OpenFlow provides ability to control traffic flow in a very granular way in a centralized way. Instead of managing traffic on individual routers, I would have a services console that would like me manage them as a whole.
In a classical router or switch, the fast packet forwarding (data path) and the high level routing decisions (control path) occur on the same device. An OpenFlow Switch separates these two functions. The data path portion still resides on the switch, while high-level routing decisions are moved to a separate controller, typically a standard server. The OpenFlow Switch and Controller communicate via the OpenFlow protocol, which defines messages, such as packet-received, send-packet-out, modify-forwarding-table, and get-stats.
I think the benefits here are obvious and the implications are enormous when managing a large network. Another quote:
OpenFlow is an open standard that enables researchers to run experimental protocols in the campus networks we use every day. OpenFlow is added as a feature to commercial Ethernet switches, routers and wireless access points – and provides a standardized hook to allow researchers to run experiments, without requiring vendors to expose the internal workings of their network devices. OpenFlow is currently being implemented by major vendors, with OpenFlow-enabled switches now commercially available.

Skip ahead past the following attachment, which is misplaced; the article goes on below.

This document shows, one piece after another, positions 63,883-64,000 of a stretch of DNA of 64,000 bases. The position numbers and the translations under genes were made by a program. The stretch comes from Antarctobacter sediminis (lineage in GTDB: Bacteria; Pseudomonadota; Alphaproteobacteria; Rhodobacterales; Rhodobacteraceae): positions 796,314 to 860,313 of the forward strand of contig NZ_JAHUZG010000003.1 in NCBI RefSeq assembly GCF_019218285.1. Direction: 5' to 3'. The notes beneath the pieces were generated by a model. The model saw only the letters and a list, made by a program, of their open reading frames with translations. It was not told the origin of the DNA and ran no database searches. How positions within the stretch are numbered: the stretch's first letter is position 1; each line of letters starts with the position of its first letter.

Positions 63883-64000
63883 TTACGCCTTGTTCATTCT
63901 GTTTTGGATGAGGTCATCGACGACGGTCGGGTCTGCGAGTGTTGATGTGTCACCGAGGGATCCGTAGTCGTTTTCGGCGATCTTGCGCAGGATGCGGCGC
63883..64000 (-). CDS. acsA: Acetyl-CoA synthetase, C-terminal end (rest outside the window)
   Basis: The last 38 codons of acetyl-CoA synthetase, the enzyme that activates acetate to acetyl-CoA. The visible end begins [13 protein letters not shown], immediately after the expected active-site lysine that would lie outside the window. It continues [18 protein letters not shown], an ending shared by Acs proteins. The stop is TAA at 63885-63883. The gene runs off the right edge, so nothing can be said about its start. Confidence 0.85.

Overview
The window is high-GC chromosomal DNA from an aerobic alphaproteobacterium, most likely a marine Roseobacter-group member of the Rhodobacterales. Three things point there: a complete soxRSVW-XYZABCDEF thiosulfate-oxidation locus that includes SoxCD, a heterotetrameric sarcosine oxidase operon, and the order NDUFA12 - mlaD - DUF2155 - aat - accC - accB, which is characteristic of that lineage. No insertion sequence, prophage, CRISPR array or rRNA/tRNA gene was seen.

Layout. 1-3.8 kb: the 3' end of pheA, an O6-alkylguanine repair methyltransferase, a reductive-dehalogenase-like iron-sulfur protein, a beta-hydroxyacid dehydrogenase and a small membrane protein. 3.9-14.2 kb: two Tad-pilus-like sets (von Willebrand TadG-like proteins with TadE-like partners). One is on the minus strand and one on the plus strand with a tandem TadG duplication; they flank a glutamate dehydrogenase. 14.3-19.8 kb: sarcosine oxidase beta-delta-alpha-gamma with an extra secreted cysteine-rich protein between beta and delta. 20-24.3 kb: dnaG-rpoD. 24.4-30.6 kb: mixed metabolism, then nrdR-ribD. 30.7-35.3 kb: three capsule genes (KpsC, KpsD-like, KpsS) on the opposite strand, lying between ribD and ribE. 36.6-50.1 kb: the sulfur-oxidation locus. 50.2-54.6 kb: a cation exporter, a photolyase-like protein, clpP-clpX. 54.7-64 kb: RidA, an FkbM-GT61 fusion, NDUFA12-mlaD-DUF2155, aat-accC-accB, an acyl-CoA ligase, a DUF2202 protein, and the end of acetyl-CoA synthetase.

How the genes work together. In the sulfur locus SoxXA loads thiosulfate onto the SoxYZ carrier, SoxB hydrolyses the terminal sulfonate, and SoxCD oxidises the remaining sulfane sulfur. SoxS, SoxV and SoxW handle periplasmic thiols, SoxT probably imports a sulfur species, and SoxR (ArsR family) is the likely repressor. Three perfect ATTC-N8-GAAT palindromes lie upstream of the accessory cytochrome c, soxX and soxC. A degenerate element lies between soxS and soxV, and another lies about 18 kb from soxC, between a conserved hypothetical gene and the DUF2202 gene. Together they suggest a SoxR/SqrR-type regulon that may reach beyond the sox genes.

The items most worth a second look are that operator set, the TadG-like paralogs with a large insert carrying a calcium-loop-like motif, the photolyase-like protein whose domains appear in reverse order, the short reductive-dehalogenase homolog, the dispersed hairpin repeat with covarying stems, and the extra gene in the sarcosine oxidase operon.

What's particularly interesting to me here is the ability to "run experimental protocols". I wouldn't have to wait for MikroTik to implement a particular routing protocol. I can implement it in OpenFlow.
So, to summarize, how would I use it in ways that aren't already do-able?
- Direct, centralized control over my entire routing infrastructure
- Implement specialized routing protocols that will allow me to optimize my network based on it's unique properties. For instance, OSPF is woefully inadequate to handle a wireless point-to-point infrastructure. The amount of bandwidth available on a link changes from moment to moment. This is just one example. There are newer routing protocols out there that are much better at this.